Tuesday, November 1, 2011

Tsai Ing-wen Promises to Build Stuff

No election campaign in any country is complete without ambitious promises to build stuff, and Tsai's is no exception.
A few weeks ago Tsai proposed several transportation-related projects for Xinbei. The most ambitious was extending the MRT's Muzha line east from Taipei Zoo and the TRA's Pingxi line west from Jingtong so the two will meet in Shenkeng. Tsai claims this will turn Shenkeng into a transportation node, and will make it easier for tourists to visit Shenkeng and from there visit other tourist spots in the northeast, such as Jiufen. Her advisers, she assures us, tell her that it's feasible.
The Pingxi-Shenkeng idea strikes me as really bad, even by pie-in-the-sky pork barrel standards. The point of rail is that it can move huge numbers of people while using less energy and much less space than other forms of transportation. If you're not going to get a huge number of people on a rail line, there's no point in spending the huge amounts of money it will cost to build. An extension of the Muzha Line could make sense since despite Shenkeng's low population, most people live in a single narrow valley that leads right to the current terminus of the Muzha Line. There's a good possibility many of those people would choose to take the MRT instead of drive.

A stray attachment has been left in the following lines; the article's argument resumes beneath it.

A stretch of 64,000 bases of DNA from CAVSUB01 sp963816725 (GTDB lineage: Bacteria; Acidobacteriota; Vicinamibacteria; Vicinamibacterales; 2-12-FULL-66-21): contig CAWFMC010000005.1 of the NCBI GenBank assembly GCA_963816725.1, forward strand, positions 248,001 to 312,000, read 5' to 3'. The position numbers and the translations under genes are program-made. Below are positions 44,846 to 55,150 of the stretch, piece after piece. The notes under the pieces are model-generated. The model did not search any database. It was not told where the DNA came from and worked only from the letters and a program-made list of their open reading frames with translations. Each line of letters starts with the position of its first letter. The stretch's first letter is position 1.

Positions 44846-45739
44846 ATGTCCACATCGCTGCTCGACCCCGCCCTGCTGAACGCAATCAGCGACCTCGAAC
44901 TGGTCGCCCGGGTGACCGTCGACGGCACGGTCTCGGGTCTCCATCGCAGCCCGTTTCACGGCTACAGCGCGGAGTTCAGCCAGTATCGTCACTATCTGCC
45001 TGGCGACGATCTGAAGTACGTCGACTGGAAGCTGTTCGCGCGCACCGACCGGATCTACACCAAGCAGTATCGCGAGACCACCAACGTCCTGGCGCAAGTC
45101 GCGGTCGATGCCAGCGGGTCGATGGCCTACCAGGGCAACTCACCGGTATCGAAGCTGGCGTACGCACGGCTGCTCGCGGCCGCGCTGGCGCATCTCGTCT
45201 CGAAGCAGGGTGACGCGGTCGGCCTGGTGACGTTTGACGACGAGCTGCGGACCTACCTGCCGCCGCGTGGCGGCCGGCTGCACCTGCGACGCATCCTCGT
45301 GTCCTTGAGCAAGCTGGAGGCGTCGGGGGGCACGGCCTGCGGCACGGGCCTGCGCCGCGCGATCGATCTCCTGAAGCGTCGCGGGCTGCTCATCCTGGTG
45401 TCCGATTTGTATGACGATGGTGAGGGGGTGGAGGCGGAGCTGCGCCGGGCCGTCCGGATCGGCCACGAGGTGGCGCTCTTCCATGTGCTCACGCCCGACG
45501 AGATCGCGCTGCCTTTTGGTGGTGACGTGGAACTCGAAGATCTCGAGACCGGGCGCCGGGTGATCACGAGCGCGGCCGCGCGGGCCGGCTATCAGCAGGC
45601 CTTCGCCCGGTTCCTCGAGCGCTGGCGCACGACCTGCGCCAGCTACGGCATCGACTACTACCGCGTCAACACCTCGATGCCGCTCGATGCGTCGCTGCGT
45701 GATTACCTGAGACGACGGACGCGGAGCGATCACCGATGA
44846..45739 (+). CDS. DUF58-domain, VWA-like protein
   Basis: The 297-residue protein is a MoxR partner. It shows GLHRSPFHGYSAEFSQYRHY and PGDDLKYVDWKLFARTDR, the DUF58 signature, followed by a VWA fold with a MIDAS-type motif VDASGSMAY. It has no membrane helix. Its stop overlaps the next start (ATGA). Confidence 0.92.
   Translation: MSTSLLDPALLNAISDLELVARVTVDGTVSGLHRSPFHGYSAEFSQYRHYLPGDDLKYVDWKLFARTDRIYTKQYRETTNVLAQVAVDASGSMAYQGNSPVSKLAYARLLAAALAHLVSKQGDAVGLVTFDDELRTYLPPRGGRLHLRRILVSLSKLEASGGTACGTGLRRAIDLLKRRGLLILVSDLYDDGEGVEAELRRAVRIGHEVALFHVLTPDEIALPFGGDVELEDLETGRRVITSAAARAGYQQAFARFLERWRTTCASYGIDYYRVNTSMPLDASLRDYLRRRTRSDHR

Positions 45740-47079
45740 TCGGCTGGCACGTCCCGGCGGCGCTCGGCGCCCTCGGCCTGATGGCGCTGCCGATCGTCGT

An extension of the Pingxi Line however is unlikely to attract enough passengers to make up for its cost- and given how narrow and winding the Jingmei River Valley is between Shenkeng and Pingxi, that cost would be very high. Tsai suggests that such a line would make it easier for tourists to visit both Shenkeng and Pingxi, and even suggested it would help with traffic around Jiufen. But the number of tourists wishing to travel between Shenkeng and the Northeast Coast or Pingxi cannot be very large- presumably most people would choose one or the other even if transportation between the two was more convenient. If there was actually demand for this there would presumably be more than one bus an hour between Shenkeng and Jingtong, and these buses would presumably be crowded- but past Shenkeng, they're far from crowded. And even a Shenkeng-Pingxi rail line was crowded with tourists, without enough locals to use it, it would be empty on workdays. But there is nothing but a few hamlets between Shenkeng and Pingxi- almost certainly too few people to justify a rail line.

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